ILM fixes and displayName explained in detail

Over the past 4 months, I’ve been working on improving

A technical intro to ILM

In that post, I talked about some of the “gotchas” in our existing implementation.

I’m now back to report that most of those have been fixed. ūüôā

I spoke of the high number of disconnectors, which resulted in a 3 hour cycle in our environment. That problem has been solved. The solution was to switch which management agent (MA)project objects to the metaverse (MV). Instead of having the NETID Active Directory MA project, now the PDS custom MA projects to the MV. This means that instead of re-evaluating about half a million disconnectors (from the PDS MA) every time it runs, it only re-evaluates a small handful (from the NETID MA). The ride getting to this fixed state was a bit bumpy on the back-end, and I learned quite a bit along the way.

For example, once a given MV object has been projected, removing the projection rule which resulted in its projection does not remove the relationship with the original MA object. This can result in lots of awful behavior, especially when it happens in large numbers. One fix is to delete the MA space, reimport everything for that MA, and re-run a sync. Deleting the underlying MA object removes the relationship. But it also incurs an unexpected penalty as the MV space needs to re-evaluate everything. And that particular MV object may get deleted as a result, then get re-projected by the other MA.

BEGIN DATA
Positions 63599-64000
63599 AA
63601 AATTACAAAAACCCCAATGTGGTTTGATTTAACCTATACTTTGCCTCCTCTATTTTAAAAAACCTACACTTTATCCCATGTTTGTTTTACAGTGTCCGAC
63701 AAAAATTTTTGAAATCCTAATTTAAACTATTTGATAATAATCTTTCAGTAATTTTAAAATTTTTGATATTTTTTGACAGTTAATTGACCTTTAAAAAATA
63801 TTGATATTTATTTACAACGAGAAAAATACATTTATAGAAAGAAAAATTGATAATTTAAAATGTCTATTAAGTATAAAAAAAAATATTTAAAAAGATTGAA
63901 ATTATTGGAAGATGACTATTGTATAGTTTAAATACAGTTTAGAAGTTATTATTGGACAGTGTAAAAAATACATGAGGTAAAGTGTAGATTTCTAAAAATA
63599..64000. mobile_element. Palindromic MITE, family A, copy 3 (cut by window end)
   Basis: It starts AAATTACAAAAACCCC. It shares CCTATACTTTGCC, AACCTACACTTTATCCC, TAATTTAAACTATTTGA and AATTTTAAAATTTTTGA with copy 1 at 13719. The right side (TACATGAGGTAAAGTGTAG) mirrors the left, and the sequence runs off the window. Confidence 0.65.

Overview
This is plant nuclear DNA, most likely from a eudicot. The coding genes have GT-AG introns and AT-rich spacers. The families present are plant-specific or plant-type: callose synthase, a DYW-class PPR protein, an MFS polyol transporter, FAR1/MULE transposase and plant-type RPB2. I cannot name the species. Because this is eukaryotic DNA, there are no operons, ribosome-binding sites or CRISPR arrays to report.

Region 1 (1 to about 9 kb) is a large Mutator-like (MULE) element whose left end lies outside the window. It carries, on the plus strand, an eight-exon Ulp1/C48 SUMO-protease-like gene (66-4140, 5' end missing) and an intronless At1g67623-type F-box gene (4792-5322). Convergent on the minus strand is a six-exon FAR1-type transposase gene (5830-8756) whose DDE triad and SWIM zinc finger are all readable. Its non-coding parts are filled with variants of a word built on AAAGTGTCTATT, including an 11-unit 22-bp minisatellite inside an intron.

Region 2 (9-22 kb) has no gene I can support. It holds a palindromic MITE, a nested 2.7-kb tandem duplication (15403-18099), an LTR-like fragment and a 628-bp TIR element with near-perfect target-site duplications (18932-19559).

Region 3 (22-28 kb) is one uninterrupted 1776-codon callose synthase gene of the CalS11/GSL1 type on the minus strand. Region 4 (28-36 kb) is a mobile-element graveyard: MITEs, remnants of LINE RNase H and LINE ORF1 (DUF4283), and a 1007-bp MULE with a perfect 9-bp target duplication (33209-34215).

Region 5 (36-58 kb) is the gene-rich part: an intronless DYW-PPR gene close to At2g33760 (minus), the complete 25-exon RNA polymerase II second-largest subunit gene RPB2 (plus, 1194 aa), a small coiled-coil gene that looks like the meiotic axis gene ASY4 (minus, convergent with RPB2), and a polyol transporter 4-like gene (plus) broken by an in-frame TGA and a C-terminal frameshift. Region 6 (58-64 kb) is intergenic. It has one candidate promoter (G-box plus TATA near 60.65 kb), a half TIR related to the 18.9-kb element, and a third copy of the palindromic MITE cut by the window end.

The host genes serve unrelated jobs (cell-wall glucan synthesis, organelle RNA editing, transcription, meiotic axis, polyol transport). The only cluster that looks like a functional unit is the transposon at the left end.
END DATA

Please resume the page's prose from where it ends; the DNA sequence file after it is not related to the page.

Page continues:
But the results are rather dramatic: our entire sync cycle now takes about 10 seconds to run. I’ve said elsewhere that it’s about a 1200% improvement, because we went from a 3 hour scheduled cycle to a 15 minute scheduled cycle. But in reality it’s more like 600% improvement because the actual time went from 100 minutes to 10 seconds. Regardless, it’s very good.

Another gotcha I’ve fixed is including more than just the uwPerson objectclass from PDS. There was really no reason to limit what classes from PDS contributed info, and so we did away with that limitation. Along the way, we also added uid synchronization to our ILM feed to UWWI. Combined with the non-uwPerson objectclass fix, this means that all accounts in UWWI which have been provisioned with a UW uid will have it present in UWWI on their uidNumber attribute.